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4. And finally, the box-fresh Good people (launched around the turn of the year) tries to do something a bit more familiar, hosting a kind of a dating service to match people declaring an interest in working with social action organisations with organisations with something to offer. Signup is short, simple, but very carefully segmented, offering ‘Good People’ the chance to get involved from the basis of curiosity (with the prompt of “I’m interested in discovering early-stage innovations and ideas”) to vocational and financial need (“I want to change the world for a living”).

In contrast to the platforms mentioned above, Good People is not predicated on winning over ‘casual’ users who come to the platform ‘cold’, but instead seems to be about growing a ‘hard’ network of regularly engaged Do-gooders. Like WeWillGather and Civic Crowd, Good people is agnostic to whether these organisations are operating on a for profit or not for profit basis, leading to a pretty broad set of participants, and one other thing I really like about the platform is the exacting segmentation of users from across the spectrum, from the curious early adopter to the creative looking for work. It’ll be interesting to see if and how users might move along the spectrum, perhaps starting with engaging on an ‘ideas’ basis, while through time getting more and more involved with an organisation, perhaps even to the point of being paid by them.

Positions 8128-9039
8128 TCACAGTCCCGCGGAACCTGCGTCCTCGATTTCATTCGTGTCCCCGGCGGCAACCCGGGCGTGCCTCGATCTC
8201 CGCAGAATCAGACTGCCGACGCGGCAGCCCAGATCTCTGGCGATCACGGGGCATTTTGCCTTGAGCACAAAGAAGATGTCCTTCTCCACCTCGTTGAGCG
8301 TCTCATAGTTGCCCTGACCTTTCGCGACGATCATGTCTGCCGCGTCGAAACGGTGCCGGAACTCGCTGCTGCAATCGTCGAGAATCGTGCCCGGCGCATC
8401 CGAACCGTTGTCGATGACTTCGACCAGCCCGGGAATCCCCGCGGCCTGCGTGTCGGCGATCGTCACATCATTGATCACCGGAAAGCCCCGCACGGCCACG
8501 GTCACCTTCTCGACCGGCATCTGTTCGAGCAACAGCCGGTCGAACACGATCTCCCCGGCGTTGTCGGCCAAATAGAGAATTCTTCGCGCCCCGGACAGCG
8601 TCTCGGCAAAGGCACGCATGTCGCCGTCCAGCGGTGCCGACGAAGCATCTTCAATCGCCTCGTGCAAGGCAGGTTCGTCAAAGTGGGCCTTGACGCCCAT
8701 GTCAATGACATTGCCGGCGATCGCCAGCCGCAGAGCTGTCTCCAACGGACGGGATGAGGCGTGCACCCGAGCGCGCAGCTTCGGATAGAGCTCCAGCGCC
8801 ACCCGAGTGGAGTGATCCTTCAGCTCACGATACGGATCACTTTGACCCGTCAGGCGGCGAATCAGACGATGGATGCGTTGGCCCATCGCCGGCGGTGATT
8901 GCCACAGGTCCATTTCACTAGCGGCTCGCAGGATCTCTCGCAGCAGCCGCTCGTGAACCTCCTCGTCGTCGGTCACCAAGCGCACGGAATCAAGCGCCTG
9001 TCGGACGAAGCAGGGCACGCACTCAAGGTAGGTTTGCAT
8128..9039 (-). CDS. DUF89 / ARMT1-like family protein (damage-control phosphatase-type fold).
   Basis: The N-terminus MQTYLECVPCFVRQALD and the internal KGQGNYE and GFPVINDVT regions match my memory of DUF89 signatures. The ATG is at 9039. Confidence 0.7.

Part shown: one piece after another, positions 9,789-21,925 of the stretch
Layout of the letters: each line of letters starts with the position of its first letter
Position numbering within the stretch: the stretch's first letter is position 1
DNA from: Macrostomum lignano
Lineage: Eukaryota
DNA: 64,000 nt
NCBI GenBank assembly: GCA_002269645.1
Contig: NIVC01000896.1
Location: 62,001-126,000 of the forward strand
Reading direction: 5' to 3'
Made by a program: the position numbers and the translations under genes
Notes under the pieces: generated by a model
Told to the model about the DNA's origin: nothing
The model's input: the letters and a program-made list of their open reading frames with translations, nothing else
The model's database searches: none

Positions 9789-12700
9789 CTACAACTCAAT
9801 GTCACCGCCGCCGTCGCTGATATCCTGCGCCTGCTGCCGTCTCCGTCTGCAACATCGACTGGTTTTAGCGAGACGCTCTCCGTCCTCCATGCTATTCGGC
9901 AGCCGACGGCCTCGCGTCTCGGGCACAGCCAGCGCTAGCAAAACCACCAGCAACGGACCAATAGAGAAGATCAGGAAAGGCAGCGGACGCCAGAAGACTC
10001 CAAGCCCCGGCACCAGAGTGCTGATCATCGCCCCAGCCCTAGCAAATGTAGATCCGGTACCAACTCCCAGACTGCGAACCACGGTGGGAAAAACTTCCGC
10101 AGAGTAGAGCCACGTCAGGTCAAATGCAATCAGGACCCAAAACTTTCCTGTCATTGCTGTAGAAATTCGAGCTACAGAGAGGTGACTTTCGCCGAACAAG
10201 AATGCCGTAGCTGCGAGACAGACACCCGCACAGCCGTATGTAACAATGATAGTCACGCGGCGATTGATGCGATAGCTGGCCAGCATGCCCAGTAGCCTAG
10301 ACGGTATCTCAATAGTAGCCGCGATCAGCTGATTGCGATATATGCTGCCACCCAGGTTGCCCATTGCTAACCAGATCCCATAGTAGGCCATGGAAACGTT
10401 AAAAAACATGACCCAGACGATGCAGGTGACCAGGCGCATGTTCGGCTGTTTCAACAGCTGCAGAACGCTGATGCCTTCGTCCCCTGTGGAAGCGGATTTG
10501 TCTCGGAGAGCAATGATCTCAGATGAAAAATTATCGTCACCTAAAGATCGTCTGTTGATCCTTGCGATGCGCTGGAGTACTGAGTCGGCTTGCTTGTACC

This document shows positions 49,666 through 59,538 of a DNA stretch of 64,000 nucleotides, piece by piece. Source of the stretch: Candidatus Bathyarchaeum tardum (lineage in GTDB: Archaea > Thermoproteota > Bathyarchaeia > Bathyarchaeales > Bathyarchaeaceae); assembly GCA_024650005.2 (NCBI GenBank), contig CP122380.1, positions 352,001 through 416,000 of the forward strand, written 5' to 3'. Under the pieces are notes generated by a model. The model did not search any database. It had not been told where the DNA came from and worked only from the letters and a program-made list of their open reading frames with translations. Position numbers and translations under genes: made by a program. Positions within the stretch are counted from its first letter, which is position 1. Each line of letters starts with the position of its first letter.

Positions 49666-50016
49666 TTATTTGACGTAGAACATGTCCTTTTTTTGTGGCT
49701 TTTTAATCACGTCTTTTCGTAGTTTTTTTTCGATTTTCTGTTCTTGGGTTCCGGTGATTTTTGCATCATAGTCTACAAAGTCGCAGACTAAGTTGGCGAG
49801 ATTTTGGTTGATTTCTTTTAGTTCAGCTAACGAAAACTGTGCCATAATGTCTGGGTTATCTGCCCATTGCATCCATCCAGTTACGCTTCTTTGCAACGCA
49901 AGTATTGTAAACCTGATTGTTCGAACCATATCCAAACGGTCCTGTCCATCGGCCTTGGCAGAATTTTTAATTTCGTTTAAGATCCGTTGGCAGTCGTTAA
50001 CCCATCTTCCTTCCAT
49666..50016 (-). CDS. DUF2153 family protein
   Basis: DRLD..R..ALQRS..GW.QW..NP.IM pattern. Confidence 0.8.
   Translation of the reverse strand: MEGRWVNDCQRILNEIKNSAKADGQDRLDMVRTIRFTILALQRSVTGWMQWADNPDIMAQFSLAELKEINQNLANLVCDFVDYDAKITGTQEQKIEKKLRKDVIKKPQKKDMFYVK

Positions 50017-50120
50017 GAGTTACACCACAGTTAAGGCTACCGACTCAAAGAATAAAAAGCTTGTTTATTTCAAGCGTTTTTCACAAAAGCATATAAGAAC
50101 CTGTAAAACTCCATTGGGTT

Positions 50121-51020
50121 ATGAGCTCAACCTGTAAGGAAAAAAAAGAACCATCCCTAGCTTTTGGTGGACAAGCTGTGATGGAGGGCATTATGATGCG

While I’m here, I also absolutely love the ‘pledge’ that takes the place of detailed terms and conditions on Good People, so thought I’d share it:-

“I hereby pledge to repay the value that the good people community provides for me and/or my organisation.

  • I will be good, and help support others. I’ll put back as much – if not more – than I can take.
  • I will act responsibly at all times, and notify GoodPeople if I see people that aren’t behaving appropriately.
  • If it works for me, I’ll tell others. If it doesn’t. I’ll help improve it with my ideas and suggestions.”

Where now?

While they’re all pretty new and definitely have time to find their feet still, none of these platforms have yet hit what could be described as a breakthrough – and with at least 3 out of 4, have gone through a couple of iterations since launch. Looking at a few other examples, here are a few slightly generic thoughts about how each could go about the hard business of pushing growth even further:-

  1. Think really carefully about the value your platform can offer to everyone engaged with it, and they’ll use it more – or in short, do what Hailo did. As Wired’s analysis made clear, what has made cab hailing app startup Hailo scale really fast (in a pretty competitive market) has been the tools it offered to help cab drivers rather than just passengers (who would usually be seen as the primary customers of the app), which has got it a 40% cab driver user base in London. I do think there’s a lesson here: just as Hailo’s founders had to get beyond the assumption that cab apps had to be structured solely for the passenger, so social action platforms should continually think about how they can provide tools that help the project/ Good Thing leaders want to use and depend on their platform.